Distribute tomato slices attractively. If you made a half/half, put halved tomatoes on the not-chile'd half.

Sprinkle with coarsely ground pepper and garlic powder as needed.

Bake for 45 minutes on a cookie sheet in case of boil-over, and to make handling the hot casserole easier.

How do I know the quiche is done? 

•Shake the cookie sheet. A done quiche doesn't wiggle.
•Slip a thin knife blade into the center. If the steel comes out clean, it's done. The quiche keeps cooking so if the knife is a little wet, it's done. Let it rest while you get the dishes laid out.

This recipe has a paucity of carbohydrates. Lots of gente watch carbs, so serve this to the watchful.


New Short Fiction Series September 16

There's a load of fun in store for visitors to North Hollywood's The Federal Bar at 5303 Lankershim Blvd on September 16 when a set of actors turns La Bloga friend Sandra Ramos O'Briant's fiction into stage readings.

For the writer, the experience is a reminder that once those words leave her keyboard they belong to the reader. Ramos relates that she'll be invited to a single rehearsal, to observe.

Blogueros Daniel Olivas and Michael Sedano have engaged the New Short Fiction Series. Olivas' work took the spotlight at a Beverly Hills reading, and Sedano hosted a reading (link) at UCLA's Fowler museum.

The Federal Bar serves food and drink. Reservations for the 7 p.m. show, 818-980-2555, can provide parking details and menu datos.

Fifty Years, Seventy-Three Suns

By the time I see you next Tuesday, if everything goes according to plan and global warming doesn't get me, I will have passed my seventy-third year avoiding the Sphinx' riddle. I'm still on my feet.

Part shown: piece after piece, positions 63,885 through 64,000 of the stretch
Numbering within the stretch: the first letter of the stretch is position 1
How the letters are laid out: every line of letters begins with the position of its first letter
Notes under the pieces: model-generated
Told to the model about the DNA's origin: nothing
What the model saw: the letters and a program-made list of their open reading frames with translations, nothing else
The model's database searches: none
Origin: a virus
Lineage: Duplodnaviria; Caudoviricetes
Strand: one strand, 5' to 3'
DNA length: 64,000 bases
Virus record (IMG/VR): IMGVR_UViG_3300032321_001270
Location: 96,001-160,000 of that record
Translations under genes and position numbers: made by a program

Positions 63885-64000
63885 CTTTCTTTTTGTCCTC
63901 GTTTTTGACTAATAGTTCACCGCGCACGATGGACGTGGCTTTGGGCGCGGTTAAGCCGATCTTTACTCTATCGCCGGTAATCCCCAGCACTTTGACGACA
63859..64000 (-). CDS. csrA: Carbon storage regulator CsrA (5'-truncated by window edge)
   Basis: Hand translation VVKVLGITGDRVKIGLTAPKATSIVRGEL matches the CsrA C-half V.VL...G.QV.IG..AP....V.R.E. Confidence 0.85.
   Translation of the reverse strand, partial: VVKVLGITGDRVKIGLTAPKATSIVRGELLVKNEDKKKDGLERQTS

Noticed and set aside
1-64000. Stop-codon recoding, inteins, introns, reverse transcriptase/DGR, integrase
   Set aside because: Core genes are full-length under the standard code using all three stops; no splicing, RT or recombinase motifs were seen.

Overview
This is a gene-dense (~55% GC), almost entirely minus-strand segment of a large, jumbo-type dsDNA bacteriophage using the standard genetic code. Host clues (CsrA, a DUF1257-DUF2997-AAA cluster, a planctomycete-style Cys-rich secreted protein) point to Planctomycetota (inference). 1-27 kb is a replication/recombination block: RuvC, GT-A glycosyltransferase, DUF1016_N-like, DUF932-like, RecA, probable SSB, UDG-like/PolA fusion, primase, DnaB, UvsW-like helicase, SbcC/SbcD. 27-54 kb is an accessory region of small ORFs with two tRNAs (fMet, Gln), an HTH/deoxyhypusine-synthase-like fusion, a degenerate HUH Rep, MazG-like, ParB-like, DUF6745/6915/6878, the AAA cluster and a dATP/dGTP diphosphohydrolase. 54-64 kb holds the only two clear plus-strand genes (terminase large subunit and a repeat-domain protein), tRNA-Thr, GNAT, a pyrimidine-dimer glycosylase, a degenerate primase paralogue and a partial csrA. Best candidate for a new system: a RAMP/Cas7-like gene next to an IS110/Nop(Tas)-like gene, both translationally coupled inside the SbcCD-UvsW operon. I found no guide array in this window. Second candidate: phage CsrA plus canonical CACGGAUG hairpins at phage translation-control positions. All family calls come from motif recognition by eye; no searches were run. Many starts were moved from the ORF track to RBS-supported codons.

Far more importantly, on my birthday my first wife and I celebrate our Fiftieth Wedding Anniversary.

What a trip it's been. We got married in a fever hotter than a pepper sprout but it was in Isla Vista we met. I proposed, she said "yes," he mother said "no," I said "ni modo" the Monsignor said "Marriage is like a barbeque" and it was the hottest day of the year. The coals grow hotter and then the groom gets Drafted.

We were married on August 31. On October 15 I got the notice from Selective Service. Report and eat Thanksgiving Dinner in the Army. I managed to postpone induction until January 1969. 

I spent my first wedding anniversary sitting atop the world's highest anti-aircraft missile site. Adventurous, but not what I'd envisioned the year before. Darn sight far from what she imagined. But it was what it was.

That foto is newlywed Barbara just after I opened the brown envelope that read, "Greeting: From the President of the United States." We were going to the Santa Barbara arboretum and she said, "Don't get the mail, let's get it when we get back."

Love, honor, and cherish, in sickness, in health, all the days of our lives. 


Andrea Mauk said...

I love hearing the description of La Palabra. I know where to park. Great tip about the artwork. I will attempt the Hatch chile relleno quiche. Happy Birthday and Happy Anniversary, Michael!

msedano said...

thank you, my friend.

sandraramosobriant said...

Happy Birthday, Em. You're incredible! I'll never forget the reading and luncheon at your home, what was it, 7 years ago? Words and joy, chile and hot joy, sweet smokes and green joy.

msedano said...

thank you, sandra. you know you can see yourself at Rudy's reading on Latinopia. when the sandoval sisters find a sequel we should do a reading here, too.